Sunday, 19 May 2013

Interesting blog bits

  1. Sam Richardson asks Events capital = big returns, right?
    The New Zealand Herald today is reporting that Auckland is a more successful city than Sydney at attracting and hosting major events. Auckland Mayor Len Brown says: "Major sporting events are big business and bring substantial economic benefits to the host region, so there is fierce competition globally to secure events." There certainly is fierce competition all right - but not a whole lot in the way of compelling evidence that the economic impacts of events are as substantive as commonly thought.
  2. Matt Zwolinski asks Should You Buy a T-Shirt Made in Bangladesh?
    Recent events in Bangladesh have brought moral questions surrounding sweatshops into the spotlight again. And many consumers are wondering whether they might be doing something wrong by purchasing goods that are made in Bangladeshi textile firms.
  3. Mario Rizzo on Bangladeshi Garment Workers and the Perversion of Ethics
    This is another instance of the simplistic pseudo-morality of those who can only see what is right in front of them at the present moment. This attitude is closer to a sympathetic reflex than a reasoned moral judgment.
  4. George Hall and Thomas J. Sargent on Fiscal prioritisation: Lessons from three wars
    Can we learn from previous instances of fiscal prioritisation? This column surveys the US Treasury’s response to three wars – the Revolutionary War, The War of 1812 and the Civil War. Contemporary advocates of engaging in fiscal discrimination might ponder the actions of previous US Presidents Madison and Grant, who honoured all existing federal obligations despite challenging fiscal conditions.
  5. Chris Dillow on Adam Smith on Immigration
    UKIP claims that its tax policies are derived from Adam Smith. But what would the great man make of its anti-immigration policies? I suspect the answer is: not much.
  6. Klaus Desmet and Stephen L. Parente on Unleashing growth: The decline of innovation-blocking institutions
    Innovation is the beating heart of modern growth. This column argues that innovation-blocking institutions weaken when markets expand and competition intensifies. The rise and decline of medieval Italian crafts guilds offer valuable insights into this process. Policies that promote greater market integration and stronger competition are key steps in lowering the barriers to innovation.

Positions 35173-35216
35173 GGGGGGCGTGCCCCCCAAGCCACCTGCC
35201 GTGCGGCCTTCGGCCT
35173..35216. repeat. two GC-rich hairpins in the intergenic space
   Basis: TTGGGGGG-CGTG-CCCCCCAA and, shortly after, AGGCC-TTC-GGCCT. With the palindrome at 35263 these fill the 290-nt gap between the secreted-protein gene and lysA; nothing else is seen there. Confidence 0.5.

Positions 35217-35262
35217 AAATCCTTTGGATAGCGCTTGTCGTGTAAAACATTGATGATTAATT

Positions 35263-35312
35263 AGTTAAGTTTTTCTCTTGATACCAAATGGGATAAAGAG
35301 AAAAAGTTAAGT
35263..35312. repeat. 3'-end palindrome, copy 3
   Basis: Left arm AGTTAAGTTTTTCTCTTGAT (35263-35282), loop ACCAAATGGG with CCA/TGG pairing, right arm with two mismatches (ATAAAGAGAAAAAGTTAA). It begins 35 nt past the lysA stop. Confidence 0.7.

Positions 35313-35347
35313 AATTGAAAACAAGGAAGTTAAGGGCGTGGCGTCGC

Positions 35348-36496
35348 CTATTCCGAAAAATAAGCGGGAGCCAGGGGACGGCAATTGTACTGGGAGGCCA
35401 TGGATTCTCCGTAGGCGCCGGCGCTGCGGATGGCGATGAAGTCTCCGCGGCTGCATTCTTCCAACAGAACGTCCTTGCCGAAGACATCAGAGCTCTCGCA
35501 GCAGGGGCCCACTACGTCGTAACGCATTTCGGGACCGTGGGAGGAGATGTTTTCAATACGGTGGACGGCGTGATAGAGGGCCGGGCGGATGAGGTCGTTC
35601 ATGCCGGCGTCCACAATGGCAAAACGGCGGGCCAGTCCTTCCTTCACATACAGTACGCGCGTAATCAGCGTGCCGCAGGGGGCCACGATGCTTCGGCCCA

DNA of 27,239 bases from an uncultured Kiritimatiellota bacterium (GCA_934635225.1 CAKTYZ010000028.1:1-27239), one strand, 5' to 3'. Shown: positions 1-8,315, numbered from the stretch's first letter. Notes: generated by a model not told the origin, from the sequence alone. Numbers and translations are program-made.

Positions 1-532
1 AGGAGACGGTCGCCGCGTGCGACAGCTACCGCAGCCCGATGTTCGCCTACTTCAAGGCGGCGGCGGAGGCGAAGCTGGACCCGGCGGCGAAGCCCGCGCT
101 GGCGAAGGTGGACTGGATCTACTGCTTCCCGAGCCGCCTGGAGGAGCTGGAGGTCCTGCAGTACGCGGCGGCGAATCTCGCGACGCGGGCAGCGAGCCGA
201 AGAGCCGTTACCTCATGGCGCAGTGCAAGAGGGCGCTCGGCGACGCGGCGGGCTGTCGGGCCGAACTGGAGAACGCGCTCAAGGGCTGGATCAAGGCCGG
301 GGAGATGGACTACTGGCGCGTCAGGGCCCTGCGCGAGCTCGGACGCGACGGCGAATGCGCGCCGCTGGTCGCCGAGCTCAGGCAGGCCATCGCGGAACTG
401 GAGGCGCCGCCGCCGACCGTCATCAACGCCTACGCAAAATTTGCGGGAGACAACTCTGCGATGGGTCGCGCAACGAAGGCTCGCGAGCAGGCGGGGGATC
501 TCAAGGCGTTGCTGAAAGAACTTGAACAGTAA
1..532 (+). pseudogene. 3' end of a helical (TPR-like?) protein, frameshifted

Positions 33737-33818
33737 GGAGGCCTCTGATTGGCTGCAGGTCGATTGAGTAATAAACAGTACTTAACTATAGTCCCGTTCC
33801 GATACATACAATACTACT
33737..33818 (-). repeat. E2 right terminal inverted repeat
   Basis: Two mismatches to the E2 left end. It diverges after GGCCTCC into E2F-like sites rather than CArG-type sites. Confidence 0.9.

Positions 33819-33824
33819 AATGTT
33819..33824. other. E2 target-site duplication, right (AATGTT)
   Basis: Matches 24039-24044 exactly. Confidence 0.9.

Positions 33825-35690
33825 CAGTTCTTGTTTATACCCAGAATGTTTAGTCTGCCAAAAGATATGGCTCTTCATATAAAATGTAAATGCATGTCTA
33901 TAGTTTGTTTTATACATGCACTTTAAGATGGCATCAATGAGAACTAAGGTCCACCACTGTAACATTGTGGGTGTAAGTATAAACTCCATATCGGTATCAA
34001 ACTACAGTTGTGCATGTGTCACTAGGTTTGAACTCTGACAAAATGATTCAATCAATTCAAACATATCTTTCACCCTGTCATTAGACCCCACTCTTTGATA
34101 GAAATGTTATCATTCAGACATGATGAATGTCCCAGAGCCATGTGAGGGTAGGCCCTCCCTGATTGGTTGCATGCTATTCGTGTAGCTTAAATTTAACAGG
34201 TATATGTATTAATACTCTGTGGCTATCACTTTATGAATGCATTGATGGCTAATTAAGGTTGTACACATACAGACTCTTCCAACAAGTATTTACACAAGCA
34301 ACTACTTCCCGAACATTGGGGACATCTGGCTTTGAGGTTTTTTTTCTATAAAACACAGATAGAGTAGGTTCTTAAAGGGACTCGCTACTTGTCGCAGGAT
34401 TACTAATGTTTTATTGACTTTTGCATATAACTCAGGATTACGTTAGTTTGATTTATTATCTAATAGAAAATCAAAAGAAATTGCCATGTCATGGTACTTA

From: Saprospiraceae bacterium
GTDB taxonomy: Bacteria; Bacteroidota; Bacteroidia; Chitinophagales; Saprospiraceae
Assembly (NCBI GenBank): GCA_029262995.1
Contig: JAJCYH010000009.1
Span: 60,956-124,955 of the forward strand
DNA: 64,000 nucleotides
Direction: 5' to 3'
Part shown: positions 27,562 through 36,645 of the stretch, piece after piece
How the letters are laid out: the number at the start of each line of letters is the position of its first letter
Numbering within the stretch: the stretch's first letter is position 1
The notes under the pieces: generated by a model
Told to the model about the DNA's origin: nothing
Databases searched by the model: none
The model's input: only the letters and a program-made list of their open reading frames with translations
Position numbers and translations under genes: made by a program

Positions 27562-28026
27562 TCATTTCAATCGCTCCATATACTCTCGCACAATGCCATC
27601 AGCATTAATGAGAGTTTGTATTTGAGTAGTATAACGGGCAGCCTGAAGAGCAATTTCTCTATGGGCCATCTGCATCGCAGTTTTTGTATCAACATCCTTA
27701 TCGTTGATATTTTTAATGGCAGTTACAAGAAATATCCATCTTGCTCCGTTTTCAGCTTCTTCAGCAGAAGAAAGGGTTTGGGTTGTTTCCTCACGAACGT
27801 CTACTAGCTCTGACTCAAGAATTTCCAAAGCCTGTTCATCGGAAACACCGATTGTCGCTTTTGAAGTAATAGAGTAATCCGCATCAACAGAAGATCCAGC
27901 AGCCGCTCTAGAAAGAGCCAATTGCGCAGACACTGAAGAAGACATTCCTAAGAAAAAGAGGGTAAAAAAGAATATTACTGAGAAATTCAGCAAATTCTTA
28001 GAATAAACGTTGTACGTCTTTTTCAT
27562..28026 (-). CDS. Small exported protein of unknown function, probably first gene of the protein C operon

7. John Taylor on Why Title II of Dodd-Frank Has Not Reduced the Likelihood of Bailouts
    Today the House Financial Services Subcommittee on Oversight and Investigations held a hearing on whether the Orderly Liquidation Authority (OLA) in Title II of the Dodd Frank Act has reduced the likelihood of bailouts of large financial firms. I was one of the witnesses. Here is a summary of my 5 minute opening statement.
  8. William Kerr on Cuddly or not, the design of worker insurance is critically important
    Do economies’ social policies affect their innovative outcomes? This column uses the case of venture capital investors to argue that it may. Countries that protect workers rather than jobs – and thus avoid employment-protection laws – developed stronger venture-capital markets over 1999-2008, especially in highly volatile sectors like computers or energy.
  9. Gary Becker on The Rise in College Tuition and Student Loans
    Many commentators have criticized these large tuition increases. Colleges and universities are said to be too greedy and are charging what the traffic will bear, or colleges are claimed to conspire together to increase tuition. Although colleges do conspire on some financial issues, such as agreeing through the NCAA to prevent payments to college athletes, conspiracy is not likely to be important in determining tuition since over 4000 colleges and universities compete fiercely for students, faculty, and funding.
  10. Richard Posner on College Costs and Quality
    I graduated from Yale College in 1959. Tuition, room, and board at Yale in the late 1950s was $2000 a year; this year it is $60,000. Adjusted for inflation, this is a more than threefold increase. Average salary for a full professor at Yale went from $13,000 in 1959 to $186,000 this year (excluding medical school faculty), which after correction for inflation, an almost twofold increase. The rates of increase in these two variables varies from college to college, but I believe it is generally true that college costs have risen significantly faster than faculty costs. One thing that has depressed the increase in faculty costs is the increasing use of graduate students and other part-time faculty in lieu of tenure-track faculty. In addition, the administrative staffs of colleges have grown rapidly, in part because of increased legal regulation of education. Also, colleges have increased the quality of student housing and provided other amenities for students, in an effort to compete more effectively for rich kids. In addition, greatly reduced state subsidies for state colleges, in the wake of the economic depression that began in 2008, have forced state colleges to increase tuition.

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